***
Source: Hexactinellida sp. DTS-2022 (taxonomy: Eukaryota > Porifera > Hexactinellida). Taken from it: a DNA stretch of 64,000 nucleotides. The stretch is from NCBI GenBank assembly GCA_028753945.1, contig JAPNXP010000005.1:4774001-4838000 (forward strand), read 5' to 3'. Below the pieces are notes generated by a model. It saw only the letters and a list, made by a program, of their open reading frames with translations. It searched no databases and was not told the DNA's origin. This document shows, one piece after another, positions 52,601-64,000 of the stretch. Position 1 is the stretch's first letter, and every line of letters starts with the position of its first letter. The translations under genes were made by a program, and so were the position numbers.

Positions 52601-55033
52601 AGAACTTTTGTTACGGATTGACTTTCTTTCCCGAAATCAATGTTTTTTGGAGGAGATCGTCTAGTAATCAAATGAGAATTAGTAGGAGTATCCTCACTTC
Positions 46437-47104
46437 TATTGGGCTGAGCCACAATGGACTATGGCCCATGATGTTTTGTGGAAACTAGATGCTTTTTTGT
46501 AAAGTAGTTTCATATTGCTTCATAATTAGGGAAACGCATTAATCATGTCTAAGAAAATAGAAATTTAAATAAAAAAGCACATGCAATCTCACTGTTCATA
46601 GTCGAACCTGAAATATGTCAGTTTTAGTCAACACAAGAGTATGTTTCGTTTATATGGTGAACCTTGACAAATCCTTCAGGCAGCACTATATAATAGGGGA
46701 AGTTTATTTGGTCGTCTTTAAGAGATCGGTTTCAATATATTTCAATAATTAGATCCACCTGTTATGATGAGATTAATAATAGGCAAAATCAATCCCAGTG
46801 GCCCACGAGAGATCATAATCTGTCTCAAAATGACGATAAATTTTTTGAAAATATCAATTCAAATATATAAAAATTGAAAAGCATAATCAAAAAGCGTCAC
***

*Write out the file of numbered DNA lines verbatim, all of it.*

Source: Hexactinellida sp. DTS-2022 (taxonomy: Eukaryota > Porifera > Hexactinellida). Taken from it: a DNA stretch of 64,000 nucleotides. The stretch is from NCBI GenBank assembly GCA_028753945.1, contig JAPNXP010000005.1:4774001-4838000 (forward strand), read 5' to 3'. Below the pieces are notes generated by a model. It saw only the letters and a list, made by a program, of their open reading frames with translations. It searched no databases and was not told the DNA's origin. This document shows, one piece after another, positions 52,601-64,000 of the stretch. Position 1 is the stretch's first letter, and every line of letters starts with the position of its first letter. The translations under genes were made by a program, and so were the position numbers.

Positions 52601-55033
52601 AGAACTTTTGTTACGGATTGACTTTCTTTCCCGAAATCAATGTTTTTTGGAGGAGATCGTCTAGTAATCAAATGAGAATTAGTAGGAGTATCCTCACTTC
Positions 46437-47104
46437 TATTGGGCTGAGCCACAATGGACTATGGCCCATGATGTTTTGTGGAAACTAGATGCTTTTTTGT
46501 AAAGTAGTTTCATATTGCTTCATAATTAGGGAAACGCATTAATCATGTCTAAGAAAATAGAAATTTAAATAAAAAAGCACATGCAATCTCACTGTTCATA
46601 GTCGAACCTGAAATATGTCAGTTTTAGTCAACACAAGAGTATGTTTCGTTTATATGGTGAACCTTGACAAATCCTTCAGGCAGCACTATATAATAGGGGA
46701 AGTTTATTTGGTCGTCTTTAAGAGATCGGTTTCAATATATTTCAATAATTAGATCCACCTGTTATGATGAGATTAATAATAGGCAAAATCAATCCCAGTG
46801 GCCCACGAGAGATCATAATCTGTCTCAAAATGACGATAAATTTTTTGAAAATATCAATTCAAATATATAAAAATTGAAAAGCATAATCAAAAAGCGTCAC